Posted by Lindsay on .
A ball is thrown horizontally from a height of 16.01 m and hits the ground with a speed that is 5.0 times its initial speed. What was the initial speed?
Ok so I got a vertical final velocity of 17.714 m/s. Now I need to find the horizontal speed, correct? Which equation can I use?

Physics 
drwls,
What you have calculated is the vertical component of the velocity at impact (Vy), not the full speed. The full speed at impact is sqrt (Vx^2 + Vy^2) You need Vx, which is the same as the horizontal velcoity when it was thrown. Vx was the initial speed.
sqrt (Vx^2 + Vy^2) = 5 Vx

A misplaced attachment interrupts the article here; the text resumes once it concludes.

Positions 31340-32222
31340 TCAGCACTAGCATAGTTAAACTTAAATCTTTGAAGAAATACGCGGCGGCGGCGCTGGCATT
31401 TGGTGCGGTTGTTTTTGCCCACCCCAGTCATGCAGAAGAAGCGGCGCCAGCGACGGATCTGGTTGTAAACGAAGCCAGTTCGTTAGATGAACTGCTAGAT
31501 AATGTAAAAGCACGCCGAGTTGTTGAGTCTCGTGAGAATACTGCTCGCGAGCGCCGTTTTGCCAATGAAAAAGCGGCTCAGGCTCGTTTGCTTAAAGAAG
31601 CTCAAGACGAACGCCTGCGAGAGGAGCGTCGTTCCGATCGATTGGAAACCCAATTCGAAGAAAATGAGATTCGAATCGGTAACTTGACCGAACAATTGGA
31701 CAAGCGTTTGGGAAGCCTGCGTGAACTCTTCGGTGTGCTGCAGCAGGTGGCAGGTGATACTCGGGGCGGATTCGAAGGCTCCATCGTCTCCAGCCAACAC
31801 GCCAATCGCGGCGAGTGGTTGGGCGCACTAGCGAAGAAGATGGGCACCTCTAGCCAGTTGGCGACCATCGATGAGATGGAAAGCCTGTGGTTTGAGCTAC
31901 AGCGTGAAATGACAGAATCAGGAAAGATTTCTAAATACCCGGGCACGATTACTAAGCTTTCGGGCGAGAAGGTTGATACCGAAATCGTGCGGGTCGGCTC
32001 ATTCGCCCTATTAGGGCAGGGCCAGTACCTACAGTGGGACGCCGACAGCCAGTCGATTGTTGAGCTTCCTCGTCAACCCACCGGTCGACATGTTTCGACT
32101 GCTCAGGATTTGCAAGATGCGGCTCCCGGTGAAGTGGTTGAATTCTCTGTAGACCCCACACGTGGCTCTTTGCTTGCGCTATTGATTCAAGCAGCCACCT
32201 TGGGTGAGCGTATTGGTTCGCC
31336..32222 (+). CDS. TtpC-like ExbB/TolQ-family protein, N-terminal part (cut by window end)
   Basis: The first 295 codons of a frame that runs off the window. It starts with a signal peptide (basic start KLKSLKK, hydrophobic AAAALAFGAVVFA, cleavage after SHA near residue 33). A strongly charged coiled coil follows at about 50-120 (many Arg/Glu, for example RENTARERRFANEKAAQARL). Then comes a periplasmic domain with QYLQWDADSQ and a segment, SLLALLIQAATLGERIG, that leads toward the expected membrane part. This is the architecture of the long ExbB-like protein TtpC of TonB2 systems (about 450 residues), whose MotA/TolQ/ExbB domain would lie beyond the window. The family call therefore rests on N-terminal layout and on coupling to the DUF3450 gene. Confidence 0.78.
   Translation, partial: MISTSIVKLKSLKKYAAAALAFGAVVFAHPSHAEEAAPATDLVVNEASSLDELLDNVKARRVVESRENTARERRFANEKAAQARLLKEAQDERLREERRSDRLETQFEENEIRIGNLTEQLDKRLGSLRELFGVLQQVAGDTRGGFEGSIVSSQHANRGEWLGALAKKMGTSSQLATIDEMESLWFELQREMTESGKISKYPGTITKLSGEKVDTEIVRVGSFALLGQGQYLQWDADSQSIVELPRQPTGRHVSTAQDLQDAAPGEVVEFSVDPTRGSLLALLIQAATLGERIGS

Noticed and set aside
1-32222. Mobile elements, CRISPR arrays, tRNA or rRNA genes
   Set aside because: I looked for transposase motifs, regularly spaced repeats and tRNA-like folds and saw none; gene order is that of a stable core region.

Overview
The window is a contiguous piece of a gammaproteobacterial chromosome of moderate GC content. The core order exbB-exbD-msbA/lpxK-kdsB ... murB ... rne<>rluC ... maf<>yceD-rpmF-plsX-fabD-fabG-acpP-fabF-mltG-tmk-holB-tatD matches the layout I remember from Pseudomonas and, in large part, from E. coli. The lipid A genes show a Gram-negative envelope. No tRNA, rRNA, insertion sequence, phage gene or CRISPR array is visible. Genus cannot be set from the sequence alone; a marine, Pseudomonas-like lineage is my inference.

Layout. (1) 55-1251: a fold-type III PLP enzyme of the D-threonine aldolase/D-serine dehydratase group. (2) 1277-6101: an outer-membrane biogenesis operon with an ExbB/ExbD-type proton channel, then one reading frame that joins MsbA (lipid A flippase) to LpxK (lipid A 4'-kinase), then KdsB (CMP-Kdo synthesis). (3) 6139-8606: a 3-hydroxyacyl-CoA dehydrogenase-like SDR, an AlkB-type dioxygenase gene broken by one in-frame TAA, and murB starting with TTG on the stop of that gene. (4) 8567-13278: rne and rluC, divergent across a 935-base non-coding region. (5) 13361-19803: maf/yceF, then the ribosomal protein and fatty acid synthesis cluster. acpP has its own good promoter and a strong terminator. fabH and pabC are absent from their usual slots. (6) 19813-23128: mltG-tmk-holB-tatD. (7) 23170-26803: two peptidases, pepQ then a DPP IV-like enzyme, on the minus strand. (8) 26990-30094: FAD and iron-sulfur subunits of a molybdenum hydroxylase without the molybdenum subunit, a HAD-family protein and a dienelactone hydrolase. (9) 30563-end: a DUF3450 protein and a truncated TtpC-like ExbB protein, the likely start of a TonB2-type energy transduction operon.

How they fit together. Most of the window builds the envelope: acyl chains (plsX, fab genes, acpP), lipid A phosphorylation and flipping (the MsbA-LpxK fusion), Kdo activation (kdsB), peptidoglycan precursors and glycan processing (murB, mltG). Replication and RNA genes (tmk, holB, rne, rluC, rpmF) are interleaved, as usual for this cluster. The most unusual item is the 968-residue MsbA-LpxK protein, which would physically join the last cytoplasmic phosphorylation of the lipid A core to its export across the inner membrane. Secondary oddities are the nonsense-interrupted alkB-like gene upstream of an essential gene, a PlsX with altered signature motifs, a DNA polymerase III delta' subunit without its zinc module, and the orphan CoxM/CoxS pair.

Vx^2 + Vy^2 = 25 Vx^2
Vy = sqrt(24)* Vx
Vx = 0.2041 Vy = ? 
Physics 
Candy,
Ok...explain to me how u obatined the final velocity

Physics 
bobpursley,
The final velocity contains two perpendicular components, horizontal and vertical. Using the pythoreagan theorm,
vf= sqrt(vhoriztal^2+ vvertical*2)
In this case, one knows that Vf=4vhorizontal, and one knows the Vvertialfinal.
Solve for vhorizontal. 
Physics 
Lindsay,
But my number was correct, right? 17.714 m/s?

Physics 
Lindsay,
And drwls...where is 0.2041 coming from?

Physics 
drwls,
Your number was correct for Vy. You are asked to calculate Vx. You get it by knowing that Vx = sqrt(Vx^2 + Vy^2)

Physics 
Lindsay,
All right. So this is what my equation looks like so far. I need to solve for Vx:
25Vx^2 = 313.786 + Vx^2
Correct? 
Physics 
Lindsay,
All right n/m, I finally got the answer. :)